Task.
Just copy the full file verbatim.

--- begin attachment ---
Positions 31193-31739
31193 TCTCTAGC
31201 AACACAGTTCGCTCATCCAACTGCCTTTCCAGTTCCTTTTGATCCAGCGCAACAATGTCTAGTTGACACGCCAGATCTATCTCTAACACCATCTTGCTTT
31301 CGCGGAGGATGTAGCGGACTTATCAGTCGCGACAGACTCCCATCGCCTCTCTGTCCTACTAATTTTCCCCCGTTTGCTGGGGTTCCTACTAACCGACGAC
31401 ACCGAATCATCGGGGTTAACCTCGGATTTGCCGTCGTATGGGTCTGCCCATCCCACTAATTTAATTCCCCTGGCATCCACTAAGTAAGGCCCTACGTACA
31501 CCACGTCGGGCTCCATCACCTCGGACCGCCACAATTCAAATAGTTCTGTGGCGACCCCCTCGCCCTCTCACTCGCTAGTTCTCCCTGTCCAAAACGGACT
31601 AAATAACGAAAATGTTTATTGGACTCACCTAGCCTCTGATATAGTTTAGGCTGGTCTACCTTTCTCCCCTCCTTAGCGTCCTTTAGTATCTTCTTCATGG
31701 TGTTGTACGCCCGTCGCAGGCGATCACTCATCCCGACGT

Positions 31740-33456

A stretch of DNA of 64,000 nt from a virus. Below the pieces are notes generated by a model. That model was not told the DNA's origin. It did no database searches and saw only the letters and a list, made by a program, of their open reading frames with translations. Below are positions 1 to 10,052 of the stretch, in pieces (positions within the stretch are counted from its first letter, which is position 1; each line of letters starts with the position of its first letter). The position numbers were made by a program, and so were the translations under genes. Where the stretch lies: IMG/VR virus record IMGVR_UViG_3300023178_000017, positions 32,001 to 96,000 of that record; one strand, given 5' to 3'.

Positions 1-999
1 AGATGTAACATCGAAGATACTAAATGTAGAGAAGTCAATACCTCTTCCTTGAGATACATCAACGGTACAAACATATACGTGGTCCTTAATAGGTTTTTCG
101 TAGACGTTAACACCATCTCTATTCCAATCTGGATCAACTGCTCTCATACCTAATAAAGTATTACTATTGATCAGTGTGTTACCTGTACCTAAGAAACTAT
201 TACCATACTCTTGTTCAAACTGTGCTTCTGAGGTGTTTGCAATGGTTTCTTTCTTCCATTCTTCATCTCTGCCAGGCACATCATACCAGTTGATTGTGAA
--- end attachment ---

Positions 31193-31739
31193 TCTCTAGC
31201 AACACAGTTCGCTCATCCAACTGCCTTTCCAGTTCCTTTTGATCCAGCGCAACAATGTCTAGTTGACACGCCAGATCTATCTCTAACACCATCTTGCTTT
31301 CGCGGAGGATGTAGCGGACTTATCAGTCGCGACAGACTCCCATCGCCTCTCTGTCCTACTAATTTTCCCCCGTTTGCTGGGGTTCCTACTAACCGACGAC
31401 ACCGAATCATCGGGGTTAACCTCGGATTTGCCGTCGTATGGGTCTGCCCATCCCACTAATTTAATTCCCCTGGCATCCACTAAGTAAGGCCCTACGTACA
31501 CCACGTCGGGCTCCATCACCTCGGACCGCCACAATTCAAATAGTTCTGTGGCGACCCCCTCGCCCTCTCACTCGCTAGTTCTCCCTGTCCAAAACGGACT
31601 AAATAACGAAAATGTTTATTGGACTCACCTAGCCTCTGATATAGTTTAGGCTGGTCTACCTTTCTCCCCTCCTTAGCGTCCTTTAGTATCTTCTTCATGG
31701 TGTTGTACGCCCGTCGCAGGCGATCACTCATCCCGACGT

Positions 31740-33456

A stretch of DNA of 64,000 nt from a virus. Below the pieces are notes generated by a model. That model was not told the DNA's origin. It did no database searches and saw only the letters and a list, made by a program, of their open reading frames with translations. Below are positions 1 to 10,052 of the stretch, in pieces (positions within the stretch are counted from its first letter, which is position 1; each line of letters starts with the position of its first letter). The position numbers were made by a program, and so were the translations under genes. Where the stretch lies: IMG/VR virus record IMGVR_UViG_3300023178_000017, positions 32,001 to 96,000 of that record; one strand, given 5' to 3'.

Positions 1-999
1 AGATGTAACATCGAAGATACTAAATGTAGAGAAGTCAATACCTCTTCCTTGAGATACATCAACGGTACAAACATATACGTGGTCCTTAATAGGTTTTTCG
101 TAGACGTTAACACCATCTCTATTCCAATCTGGATCAACTGCTCTCATACCTAATAAAGTATTACTATTGATCAGTGTGTTACCTGTACCTAAGAAACTAT
201 TACCATACTCTTGTTCAAACTGTGCTTCTGAGGTGTTTGCAATGGTTTCTTTCTTCCATTCTTCATCTCTGCCAGGCACATCATACCAGTTGATTGTGAA